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Bipartisan efforts increasing among elected officials

Rep. Susie Lee

Rep. Susie Lee of Nevada was one of four members of Congress to achieve perfect marks in the latest update to the Common Ground Scorecard.

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Meyers is executive editor of The Fulcrum.

While much of the political discourse revolves around the nation being hopelessly divided, there are a number of politicians who are working across the aisle. To help voters identify such people, the Common Ground Committee measures elected officials and candidates on their bipartisan efforts. The Common Ground Scorecard was recently updated in advance of the 2024 elections — and includes some record numbers.

The scorecard measures individuals across broad categories that include official actions, public statements and promises for future behavior. For the first time, someone achieved a perfect score in the 2024 report. In fact, four people earned 110 out of 110 points: Rep. Don Bacon (R-Neb.), Rep. Don Davis (D-N.C.), Sen. Maggie Hasson (D-Nev.) and Rep. Susie Lee (D-Nev.). Coincidentally, Bacon, Davis and Lee were all recently named finalists for Democracy Awards, given out by the Congressional Management Foundation for outstanding public service on Capitol Hill.

“Hardworking families in southern Nevada care less about political parties and more about common sense solutions. That’s why I’ve worked with Republicans to lower costs, create jobs, support law enforcement and keep Americans safe at home and abroad,” said Lee. “I’m proud to have been named the most bipartisan member of Congress and I will continue working with my Republican colleagues to help Nevada’s families, small businesses, seniors and veterans.”

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This year, there was a 53 percent increase in the number of people earning the title of “champion” for reaching the highest tier of scores, jumping from 34 in 2023 to 52.

“Legislation requires cooperation just to get out of committees in Congress and be considered for a vote. That means partisanship gets in the way of finding solutions to the significant issues facing our nation,” said Erik Olsen, co-founder and CEO of Common Ground Committee.

The average score across House members, governors and presidential candidates is 31, up 3 points from the previous update and up 6 points (25 percent) from the scorecard’s launch in 2020.

“This small increase is a sign we are moving in the right direction, but there is still a long way to go,” Olsen said.

Among the ways people earn points are: supporting bipartisan legislation (as measured by the Lugar Center’s Bipartisan Index), demonstrating bipartisan job approval ratings, having public conversations or events with someone from the opposite party, being a members in any of a selection of across-the-aisle congressional caucuses, promoting common ground in public communications (and losing points for derogatory or violent language) and affirming a series of common ground commitments developed by the CGC.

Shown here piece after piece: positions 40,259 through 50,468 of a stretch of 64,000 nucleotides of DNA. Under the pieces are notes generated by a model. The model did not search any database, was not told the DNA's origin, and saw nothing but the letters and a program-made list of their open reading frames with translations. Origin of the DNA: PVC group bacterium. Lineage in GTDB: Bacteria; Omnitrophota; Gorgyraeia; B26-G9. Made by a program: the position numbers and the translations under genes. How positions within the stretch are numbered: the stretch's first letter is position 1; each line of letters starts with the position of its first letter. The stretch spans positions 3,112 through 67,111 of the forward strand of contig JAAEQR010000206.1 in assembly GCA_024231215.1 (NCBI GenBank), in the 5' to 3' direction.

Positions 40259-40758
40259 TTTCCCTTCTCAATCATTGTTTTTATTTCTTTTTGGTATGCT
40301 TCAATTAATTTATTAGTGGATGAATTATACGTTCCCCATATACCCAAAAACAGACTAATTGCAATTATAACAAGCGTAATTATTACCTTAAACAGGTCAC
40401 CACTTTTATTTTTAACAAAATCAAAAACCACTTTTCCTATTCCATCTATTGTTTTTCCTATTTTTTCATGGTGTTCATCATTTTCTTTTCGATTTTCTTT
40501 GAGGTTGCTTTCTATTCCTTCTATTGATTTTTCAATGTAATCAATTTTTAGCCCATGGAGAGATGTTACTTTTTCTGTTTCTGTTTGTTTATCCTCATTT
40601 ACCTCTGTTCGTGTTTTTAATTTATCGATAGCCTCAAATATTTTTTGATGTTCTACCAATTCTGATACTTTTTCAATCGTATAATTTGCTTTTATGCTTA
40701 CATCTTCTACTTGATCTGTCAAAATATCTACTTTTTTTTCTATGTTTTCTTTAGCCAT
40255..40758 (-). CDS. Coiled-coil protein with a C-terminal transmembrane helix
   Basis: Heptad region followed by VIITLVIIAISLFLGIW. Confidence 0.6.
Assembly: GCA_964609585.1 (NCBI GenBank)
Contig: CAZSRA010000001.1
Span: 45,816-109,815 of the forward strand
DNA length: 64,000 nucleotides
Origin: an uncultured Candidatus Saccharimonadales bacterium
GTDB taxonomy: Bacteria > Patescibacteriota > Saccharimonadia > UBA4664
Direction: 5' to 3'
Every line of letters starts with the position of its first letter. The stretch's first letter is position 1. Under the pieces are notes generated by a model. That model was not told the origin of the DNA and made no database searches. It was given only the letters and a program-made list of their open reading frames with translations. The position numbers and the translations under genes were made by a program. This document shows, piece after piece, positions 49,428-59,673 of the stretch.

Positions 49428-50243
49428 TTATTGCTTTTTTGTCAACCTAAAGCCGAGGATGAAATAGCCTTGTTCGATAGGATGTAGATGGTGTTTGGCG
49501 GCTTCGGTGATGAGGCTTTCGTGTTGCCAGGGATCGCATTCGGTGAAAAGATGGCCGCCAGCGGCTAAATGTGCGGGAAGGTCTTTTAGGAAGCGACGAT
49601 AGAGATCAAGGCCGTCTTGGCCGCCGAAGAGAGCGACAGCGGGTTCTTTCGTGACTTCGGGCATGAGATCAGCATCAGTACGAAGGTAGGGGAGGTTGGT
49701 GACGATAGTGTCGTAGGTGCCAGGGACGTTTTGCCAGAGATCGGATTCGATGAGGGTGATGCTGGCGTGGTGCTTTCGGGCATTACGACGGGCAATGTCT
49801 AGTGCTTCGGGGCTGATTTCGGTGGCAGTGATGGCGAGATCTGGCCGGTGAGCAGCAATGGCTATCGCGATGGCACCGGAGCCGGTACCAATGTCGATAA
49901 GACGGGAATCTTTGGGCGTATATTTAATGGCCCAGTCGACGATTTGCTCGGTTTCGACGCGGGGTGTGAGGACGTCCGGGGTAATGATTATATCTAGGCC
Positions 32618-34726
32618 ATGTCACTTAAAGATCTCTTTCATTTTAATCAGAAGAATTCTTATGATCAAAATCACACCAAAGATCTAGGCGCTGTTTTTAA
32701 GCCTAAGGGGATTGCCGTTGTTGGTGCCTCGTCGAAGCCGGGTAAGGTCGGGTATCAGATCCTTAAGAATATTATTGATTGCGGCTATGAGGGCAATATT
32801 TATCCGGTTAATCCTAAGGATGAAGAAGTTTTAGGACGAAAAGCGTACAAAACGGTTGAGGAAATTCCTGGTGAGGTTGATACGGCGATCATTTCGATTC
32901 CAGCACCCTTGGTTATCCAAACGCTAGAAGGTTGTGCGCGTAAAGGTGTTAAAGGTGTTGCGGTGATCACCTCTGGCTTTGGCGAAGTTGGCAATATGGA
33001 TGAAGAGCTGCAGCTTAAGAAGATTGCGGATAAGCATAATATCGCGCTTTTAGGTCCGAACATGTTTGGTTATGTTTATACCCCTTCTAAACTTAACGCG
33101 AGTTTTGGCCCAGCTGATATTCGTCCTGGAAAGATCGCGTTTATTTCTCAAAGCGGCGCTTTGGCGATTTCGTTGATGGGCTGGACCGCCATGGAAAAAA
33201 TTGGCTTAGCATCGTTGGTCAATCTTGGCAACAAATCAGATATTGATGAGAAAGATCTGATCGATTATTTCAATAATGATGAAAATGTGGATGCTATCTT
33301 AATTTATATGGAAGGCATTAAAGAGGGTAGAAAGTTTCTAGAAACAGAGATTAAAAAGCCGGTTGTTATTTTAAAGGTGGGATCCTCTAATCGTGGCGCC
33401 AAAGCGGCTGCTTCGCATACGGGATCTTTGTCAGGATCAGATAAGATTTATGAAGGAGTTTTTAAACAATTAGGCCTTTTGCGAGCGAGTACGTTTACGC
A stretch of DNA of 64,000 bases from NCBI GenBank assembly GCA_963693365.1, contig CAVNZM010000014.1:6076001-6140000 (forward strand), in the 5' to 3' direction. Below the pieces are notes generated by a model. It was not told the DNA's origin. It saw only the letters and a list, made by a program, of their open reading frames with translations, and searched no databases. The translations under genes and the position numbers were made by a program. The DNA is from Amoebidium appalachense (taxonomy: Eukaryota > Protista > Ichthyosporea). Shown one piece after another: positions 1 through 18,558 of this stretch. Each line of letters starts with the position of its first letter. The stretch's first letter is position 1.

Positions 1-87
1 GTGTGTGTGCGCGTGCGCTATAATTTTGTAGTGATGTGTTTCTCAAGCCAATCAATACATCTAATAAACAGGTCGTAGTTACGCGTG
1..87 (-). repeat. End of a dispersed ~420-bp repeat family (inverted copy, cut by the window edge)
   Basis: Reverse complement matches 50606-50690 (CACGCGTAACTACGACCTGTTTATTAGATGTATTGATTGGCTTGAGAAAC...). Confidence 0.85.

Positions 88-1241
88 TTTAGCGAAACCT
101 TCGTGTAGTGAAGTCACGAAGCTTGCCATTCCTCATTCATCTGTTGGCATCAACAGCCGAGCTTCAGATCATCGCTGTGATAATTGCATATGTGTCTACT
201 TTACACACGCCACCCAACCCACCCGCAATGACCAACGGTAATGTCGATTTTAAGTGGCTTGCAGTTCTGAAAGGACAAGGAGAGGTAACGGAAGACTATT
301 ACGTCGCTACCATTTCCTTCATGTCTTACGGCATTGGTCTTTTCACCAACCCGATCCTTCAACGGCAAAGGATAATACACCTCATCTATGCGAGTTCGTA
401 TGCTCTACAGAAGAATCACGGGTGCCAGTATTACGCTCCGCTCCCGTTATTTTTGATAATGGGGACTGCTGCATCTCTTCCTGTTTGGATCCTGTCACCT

Individuals can earn 10 bonus points for “a bold, exceptional act championing common ground.” This can include leading the way on bipartisan legislation, writing a bipartisan op-ed or winning an award for common ground efforts.

Since April 2023, a number of individuals have made huge jumps in their scores.

Leading the way is Rep. Mike Lawler (R-N.Y.), who increased 83 points to a total of 100. Rep. Eric Sorensen (D-Ill.) saw his score increase 77 points to 84. Nine others earned increases of at least 50 points. Both Lawler and Sorenson increased their scores by doing more bipartisan legislating, affirming the CGC’s “Common Grounder Commitments,” joining a bipartisan caucus, engaging in public events with someone from the other party, writing an op-ed with someone from the other party and speaking publicly about finding common ground.

According to Olsen, more and more members of Congress have engaged with the Common Ground Committee and sought ways to improve their scores.

“We have had a significant increase in the number of members and staff reaching out to us to discuss how to increase their scores and send us information about their bipartisan activities,” he said. “Sometimes, this will impact scores, and sometimes, it will not. But there is a clear interest among certain members in working towards bipartisanship.”

For example, over the past year CGC saw a 39 percent increase in the number of people agreeing to the Common Ground Commitments, which are:

I will identify and set aside personal biases.
I will commit to seek agreement, progress, and solutions.
I will listen first to learn perspectives and experiences.
I will not assume, but seek to understand motives and intentions.
I will seek outcomes all can live with but not compromise principles.
I will accept that good people may disagree.
I will use and accept facts.
I will stay respectful.
I will resist demonizing.
I will de-escalate hostile situations.

The scorecard also measures how the presidential candidates perform. President Joe Biden’s score has held steady at 30 since January 2023, when it fell from a personal high of 45. His score is based on positive talk about finding common ground and winning an award for civility in public life from Allegheny College. Donald Trump’s score has never budged from the lowest end of the scale: negative 20 points, based on his insults and crude descriptions of his political opponents. Neither Biden nor Trump received any points — positive or negative — in other categories.

In addition to Trump, nine others were given negative scores, including Rep. Paul Gosar (R-Ariz.), Rep. Marjorie Taylor Greene (R-Ga.) and Rep. Federica Wilson (D-Fla.), who all matched the former president’s negative 20 score.

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